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P-37 When we grade proofs, do our students understand what we’re saying?
Celebration of Research and Creative Scholarship
  • Robert C. Moore, Andrews University
  • Martha Byrne, Earlham College
  • Sarah Hanusch, Texas State University - San Marcos
  • Tim Fukawa-Connelly, Drexel University
Presenter Status
Professor of Mathematics, Department of Mathematics
Second Presenter Status
Department of Mathematics
Third Presenter Status
Department of Mathematics
Fourth Presenter Status
School of Education
Preferred Session
Poster Session
Start Date
30-10-2015 2:00 PM
End Date
30-10-2015 3:00 PM
Presentation Abstract
The ability to write clear, correct proofs is a central goal of the curriculum for undergraduate mathematics majors. In an earlier study Moore (under review) investigated the proof-grading practices of four mathematics professors and showed that these professors devote much time and effort to reading students’ written proofs and marking the papers with corrections and suggestions for improvement. To learn how students interpret and make use of such feedback, we interviewed eight advanced mathematics undergraduates and asked them to respond to professor comments on three or four written proofs. The participants were asked to interpret and justify each comment and then write a revised version of each proof. Using the theoretical frameworks of communities of practice and legitimate peripheral participation, we analyzed the interviews and written data, compared the students’ interpretations of the comments to expert consensus, and identified patterns and commonalities in their responses and actions. A noteworthy finding was that even though students were able to identify and correctly implement the professor’s recommended changes, they sometimes misinterpreted the professor’s intentions.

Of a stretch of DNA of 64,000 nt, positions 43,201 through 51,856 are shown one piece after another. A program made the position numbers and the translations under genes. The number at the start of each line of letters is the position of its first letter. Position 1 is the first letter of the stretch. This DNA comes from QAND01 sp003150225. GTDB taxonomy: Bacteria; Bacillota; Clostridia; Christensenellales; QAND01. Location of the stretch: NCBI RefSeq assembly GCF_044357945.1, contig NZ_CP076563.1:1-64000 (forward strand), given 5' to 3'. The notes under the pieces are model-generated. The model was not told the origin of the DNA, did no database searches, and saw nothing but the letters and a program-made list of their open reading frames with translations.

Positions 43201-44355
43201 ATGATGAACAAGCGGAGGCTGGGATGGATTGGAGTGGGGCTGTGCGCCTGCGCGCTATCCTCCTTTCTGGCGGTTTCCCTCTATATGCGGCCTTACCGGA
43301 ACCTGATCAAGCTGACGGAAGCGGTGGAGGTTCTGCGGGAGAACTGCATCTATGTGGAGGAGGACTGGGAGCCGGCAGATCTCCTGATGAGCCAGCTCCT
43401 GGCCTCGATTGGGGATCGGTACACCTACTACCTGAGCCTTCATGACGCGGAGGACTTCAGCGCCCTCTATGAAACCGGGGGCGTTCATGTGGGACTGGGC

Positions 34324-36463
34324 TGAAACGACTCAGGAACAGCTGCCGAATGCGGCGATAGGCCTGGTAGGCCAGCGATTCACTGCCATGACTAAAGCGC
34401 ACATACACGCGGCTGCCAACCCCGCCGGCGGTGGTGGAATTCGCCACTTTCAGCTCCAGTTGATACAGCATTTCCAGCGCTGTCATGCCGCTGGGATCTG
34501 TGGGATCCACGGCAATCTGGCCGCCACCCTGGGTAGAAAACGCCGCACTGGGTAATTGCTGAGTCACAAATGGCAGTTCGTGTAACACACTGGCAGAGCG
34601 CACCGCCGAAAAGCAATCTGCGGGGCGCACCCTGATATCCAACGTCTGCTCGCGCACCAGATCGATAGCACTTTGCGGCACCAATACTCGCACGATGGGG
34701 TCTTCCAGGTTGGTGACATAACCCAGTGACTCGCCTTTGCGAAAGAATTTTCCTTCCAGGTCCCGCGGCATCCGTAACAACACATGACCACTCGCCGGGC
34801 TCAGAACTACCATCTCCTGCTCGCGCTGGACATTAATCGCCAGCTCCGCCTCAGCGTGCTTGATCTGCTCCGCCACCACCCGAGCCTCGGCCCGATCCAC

Citation Information
Robert C. Moore, Martha Byrne, Sarah Hanusch and Tim Fukawa-Connelly. "P-37 When we grade proofs, do our students understand what we’re saying?" (2015)
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